At their best, they Demons were incredibly exciting. At their worst, they forced you to leave the ground or turn off the television. The chasm between the Dees’ best and worst form was too big in 2011, averaging 49-point wins and 60-point losses. It proved the playing group was too young and an immature feature in the finals. Now the burning question: who should coach the Dees next season? Todd Viney? Mick Malthouse? Mark Williams? Whoever’s in charge, they must be ruthless and command authority. They must walk into the club, stamp their authority and guide this potential premiership list. Pretty simple: finals or fail for the Dees next year.
Adelaide (14th, 7-15)
Best and Fairest favourite: Scott Thompson
The Crows were the enigma of the league pre-season. Few were certain where they’d finish. Ultimately, a lack of experience and zip around the midfield resulted in a finish in the wrong half of the ladder. It was the right decision to cut Neil Craig’s coaching tenure midway through the year, because his defensive game plan had become fossilised and predictable. However, after some immediate success, interim coach Mark Bickley was criticised for being too attacking. There was still plenty of upside though, with skipper Nathan van Berlo finishing the season in fine style, while Jared Petrenko and Rory Sloane showed why they’re the future of the club. And Scott Thompson gets nowhere near the credit he deserves. No matter who coaches the Crows next year though, it’s hard to see them featuring in September.
Brisbane Lions (15th, 4-18)
Best and Fairest favourite: Tom Rockliff
Look up ‘honourable losers’ in the dictionary and you’ll see ‘Brisbane Lions’ as the definition. The Lions won only four games for the season, but the talk has deservedly been all positive. In Matthew Leunberger, Tom Rockliff, Jack Redden and Daniel Rich, they have a midfield they can build their future around. All they’re missing is some pace through the middle, but hopefully high draft pick Jared Polec, who only played three games this season, will provide that. Up forward, Patrick Karnezis and Aaron Cornelius also showed signs they could be potential headaches for opposition coaches in the coming years. If Jonathan Brown, Daniel Merrett and Simon Black can stay injury-free next season, expect the Lions to move a few spots up the ladder.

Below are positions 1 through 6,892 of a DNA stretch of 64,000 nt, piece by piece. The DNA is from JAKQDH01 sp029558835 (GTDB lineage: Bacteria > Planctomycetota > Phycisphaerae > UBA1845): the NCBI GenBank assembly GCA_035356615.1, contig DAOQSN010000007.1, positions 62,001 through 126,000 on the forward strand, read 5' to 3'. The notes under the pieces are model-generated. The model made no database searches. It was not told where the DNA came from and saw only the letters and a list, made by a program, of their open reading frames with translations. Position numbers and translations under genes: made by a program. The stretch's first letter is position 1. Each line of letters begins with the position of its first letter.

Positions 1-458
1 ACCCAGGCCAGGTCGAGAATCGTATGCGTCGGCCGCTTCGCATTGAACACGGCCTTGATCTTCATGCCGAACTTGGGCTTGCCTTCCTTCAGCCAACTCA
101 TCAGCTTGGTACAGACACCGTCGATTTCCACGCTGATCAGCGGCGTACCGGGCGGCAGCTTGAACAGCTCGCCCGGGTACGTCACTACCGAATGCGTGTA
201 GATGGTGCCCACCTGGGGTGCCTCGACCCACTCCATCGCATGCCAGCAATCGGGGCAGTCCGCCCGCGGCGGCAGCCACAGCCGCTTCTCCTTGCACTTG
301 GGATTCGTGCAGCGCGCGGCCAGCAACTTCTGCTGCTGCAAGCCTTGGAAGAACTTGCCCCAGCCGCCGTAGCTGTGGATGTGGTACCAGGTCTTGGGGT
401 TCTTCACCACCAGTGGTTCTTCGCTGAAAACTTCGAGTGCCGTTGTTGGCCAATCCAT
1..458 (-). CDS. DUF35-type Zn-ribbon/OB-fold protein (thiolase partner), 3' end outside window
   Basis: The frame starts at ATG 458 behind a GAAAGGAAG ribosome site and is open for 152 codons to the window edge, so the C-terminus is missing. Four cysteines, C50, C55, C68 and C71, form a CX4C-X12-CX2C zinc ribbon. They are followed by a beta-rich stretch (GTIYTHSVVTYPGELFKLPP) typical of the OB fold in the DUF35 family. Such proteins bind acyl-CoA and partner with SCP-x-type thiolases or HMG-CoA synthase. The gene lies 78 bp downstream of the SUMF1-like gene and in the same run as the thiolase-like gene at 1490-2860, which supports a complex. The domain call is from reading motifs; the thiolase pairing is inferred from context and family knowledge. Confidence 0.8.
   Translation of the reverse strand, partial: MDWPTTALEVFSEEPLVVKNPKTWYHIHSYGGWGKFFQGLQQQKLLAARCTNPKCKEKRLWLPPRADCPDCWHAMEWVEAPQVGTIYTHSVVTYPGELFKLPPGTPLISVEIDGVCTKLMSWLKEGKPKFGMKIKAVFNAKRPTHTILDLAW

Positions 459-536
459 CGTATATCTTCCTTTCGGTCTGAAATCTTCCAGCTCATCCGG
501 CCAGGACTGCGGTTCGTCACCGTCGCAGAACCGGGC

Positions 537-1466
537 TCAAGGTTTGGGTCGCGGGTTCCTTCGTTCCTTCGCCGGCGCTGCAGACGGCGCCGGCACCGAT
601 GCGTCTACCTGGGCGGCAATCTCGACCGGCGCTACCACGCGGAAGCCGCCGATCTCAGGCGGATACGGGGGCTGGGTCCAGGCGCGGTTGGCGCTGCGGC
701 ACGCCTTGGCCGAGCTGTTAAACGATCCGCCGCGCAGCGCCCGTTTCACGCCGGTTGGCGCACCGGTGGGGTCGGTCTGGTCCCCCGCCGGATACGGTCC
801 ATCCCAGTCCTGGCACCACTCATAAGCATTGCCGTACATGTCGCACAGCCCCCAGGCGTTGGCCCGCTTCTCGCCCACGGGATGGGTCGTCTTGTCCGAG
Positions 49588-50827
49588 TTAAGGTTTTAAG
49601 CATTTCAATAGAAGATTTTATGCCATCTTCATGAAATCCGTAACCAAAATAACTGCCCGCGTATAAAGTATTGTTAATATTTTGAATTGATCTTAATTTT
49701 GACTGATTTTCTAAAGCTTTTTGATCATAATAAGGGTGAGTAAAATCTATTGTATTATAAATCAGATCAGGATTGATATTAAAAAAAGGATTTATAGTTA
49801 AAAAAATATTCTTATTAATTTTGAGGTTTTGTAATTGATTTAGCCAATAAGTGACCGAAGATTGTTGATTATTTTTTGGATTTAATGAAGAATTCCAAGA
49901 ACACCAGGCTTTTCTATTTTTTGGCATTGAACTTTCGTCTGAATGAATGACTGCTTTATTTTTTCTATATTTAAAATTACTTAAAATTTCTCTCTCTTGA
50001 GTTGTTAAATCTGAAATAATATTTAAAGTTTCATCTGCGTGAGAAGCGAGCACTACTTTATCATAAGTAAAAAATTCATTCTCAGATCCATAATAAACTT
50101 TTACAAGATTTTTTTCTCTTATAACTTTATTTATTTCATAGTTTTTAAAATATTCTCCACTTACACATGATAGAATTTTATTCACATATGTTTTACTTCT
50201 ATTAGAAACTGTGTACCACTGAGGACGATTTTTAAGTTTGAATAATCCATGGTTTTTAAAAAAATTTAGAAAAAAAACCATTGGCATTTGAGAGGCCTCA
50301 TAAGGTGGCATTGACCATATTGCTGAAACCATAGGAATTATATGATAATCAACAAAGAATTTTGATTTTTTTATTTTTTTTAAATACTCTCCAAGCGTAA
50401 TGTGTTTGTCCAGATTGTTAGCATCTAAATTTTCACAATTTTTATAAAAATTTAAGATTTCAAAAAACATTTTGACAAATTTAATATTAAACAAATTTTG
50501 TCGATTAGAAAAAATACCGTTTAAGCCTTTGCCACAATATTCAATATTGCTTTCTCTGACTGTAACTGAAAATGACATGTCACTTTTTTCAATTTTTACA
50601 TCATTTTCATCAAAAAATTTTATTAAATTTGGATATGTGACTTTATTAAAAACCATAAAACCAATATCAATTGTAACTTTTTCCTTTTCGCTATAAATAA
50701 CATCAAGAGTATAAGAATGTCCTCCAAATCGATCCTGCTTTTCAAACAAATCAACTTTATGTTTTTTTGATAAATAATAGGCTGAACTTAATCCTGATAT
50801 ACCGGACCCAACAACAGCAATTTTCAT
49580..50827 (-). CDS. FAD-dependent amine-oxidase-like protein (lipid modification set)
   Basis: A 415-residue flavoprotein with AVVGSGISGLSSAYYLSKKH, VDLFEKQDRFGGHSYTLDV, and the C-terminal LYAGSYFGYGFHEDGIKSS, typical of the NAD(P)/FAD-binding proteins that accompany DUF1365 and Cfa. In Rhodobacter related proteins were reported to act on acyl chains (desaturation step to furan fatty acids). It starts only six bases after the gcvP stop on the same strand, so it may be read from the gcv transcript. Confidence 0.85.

Port Adelaide (16th, 3-19)
Best and Fairest favourite: Travis Boak
Where do you start? The mammoth losing margins? The poor club culture? The lack of resources for coach Matthew Primus? The laziness of senior players? In summary, 2011 was a horrid season for the Power and it couldn’t have come to an end quick enough. However, the positive signs over the final two weeks of the year were hard to ignore. They marginally lost to finals bound Essendon and avoided the wooden spoon with an emotional victory over the Demons. The latter result was a massive boost to them, as it was played in front of nearly 30,000 people at Adelaide Oval, the venue which could save this club from financial disaster. The Power must retain their young players if they want to play finals in the next 10 seasons. However another bottom four finish awaits them next season.
Gold Coast Suns (17th, 3-19)
Best and Fairest favourite: Gary Ablett
While they would’ve been disappointed to finish with the wooden spoon, the Suns showed plenty of promising signs during their inaugural AFL season. Four players were nominated for the NAB Rising Star award and two of them, Zac Smith and David Swallow, could be the top two players in the competition sooner rather than later. The club would’ve been delighted with the diligence and leadership of Gary Ablett, plus solid contributions from Nathan Bock, Michael Rischitelli and Jared Brennan. If all goes to plan, the Suns should double their win count next season. But in a few years time, the Suns will no longer be everyone’s second favourite team.
Check out upstart‘s AFL finals team previews here.